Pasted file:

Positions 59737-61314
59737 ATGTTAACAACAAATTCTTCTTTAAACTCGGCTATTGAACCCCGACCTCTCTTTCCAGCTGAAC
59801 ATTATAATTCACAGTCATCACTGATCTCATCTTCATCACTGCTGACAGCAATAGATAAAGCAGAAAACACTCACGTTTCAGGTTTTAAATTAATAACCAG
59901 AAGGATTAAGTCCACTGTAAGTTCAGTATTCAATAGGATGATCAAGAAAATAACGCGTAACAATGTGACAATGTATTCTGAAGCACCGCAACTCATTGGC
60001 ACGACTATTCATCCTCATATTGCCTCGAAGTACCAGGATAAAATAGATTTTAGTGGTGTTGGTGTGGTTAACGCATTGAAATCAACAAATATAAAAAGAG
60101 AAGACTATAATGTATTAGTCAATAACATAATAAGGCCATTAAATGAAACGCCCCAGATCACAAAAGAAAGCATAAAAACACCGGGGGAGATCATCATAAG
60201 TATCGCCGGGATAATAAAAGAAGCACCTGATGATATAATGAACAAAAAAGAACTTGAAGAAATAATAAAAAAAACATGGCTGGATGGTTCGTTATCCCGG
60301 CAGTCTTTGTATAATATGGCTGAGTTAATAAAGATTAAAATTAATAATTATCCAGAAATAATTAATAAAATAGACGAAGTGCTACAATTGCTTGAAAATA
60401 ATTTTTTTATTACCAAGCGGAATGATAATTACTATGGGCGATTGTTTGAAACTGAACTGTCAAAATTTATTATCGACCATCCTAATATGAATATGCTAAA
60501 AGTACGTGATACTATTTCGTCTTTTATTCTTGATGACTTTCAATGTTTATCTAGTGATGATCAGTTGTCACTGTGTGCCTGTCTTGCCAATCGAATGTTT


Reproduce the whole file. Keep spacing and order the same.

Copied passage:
Positions 59737-61314
59737 ATGTTAACAACAAATTCTTCTTTAAACTCGGCTATTGAACCCCGACCTCTCTTTCCAGCTGAAC
59801 ATTATAATTCACAGTCATCACTGATCTCATCTTCATCACTGCTGACAGCAATAGATAAAGCAGAAAACACTCACGTTTCAGGTTTTAAATTAATAACCAG
59901 AAGGATTAAGTCCACTGTAAGTTCAGTATTCAATAGGATGATCAAGAAAATAACGCGTAACAATGTGACAATGTATTCTGAAGCACCGCAACTCATTGGC
60001 ACGACTATTCATCCTCATATTGCCTCGAAGTACCAGGATAAAATAGATTTTAGTGGTGTTGGTGTGGTTAACGCATTGAAATCAACAAATATAAAAAGAG
60101 AAGACTATAATGTATTAGTCAATAACATAATAAGGCCATTAAATGAAACGCCCCAGATCACAAAAGAAAGCATAAAAACACCGGGGGAGATCATCATAAG
60201 TATCGCCGGGATAATAAAAGAAGCACCTGATGATATAATGAACAAAAAAGAACTTGAAGAAATAATAAAAAAAACATGGCTGGATGGTTCGTTATCCCGG
60301 CAGTCTTTGTATAATATGGCTGAGTTAATAAAGATTAAAATTAATAATTATCCAGAAATAATTAATAAAATAGACGAAGTGCTACAATTGCTTGAAAATA
60401 ATTTTTTTATTACCAAGCGGAATGATAATTACTATGGGCGATTGTTTGAAACTGAACTGTCAAAATTTATTATCGACCATCCTAATATGAATATGCTAAA
60501 AGTACGTGATACTATTTCGTCTTTTATTCTTGATGACTTTCAATGTTTATCTAGTGATGATCAGTTGTCACTGTGTGCCTGTCTTGCCAATCGAATGTTT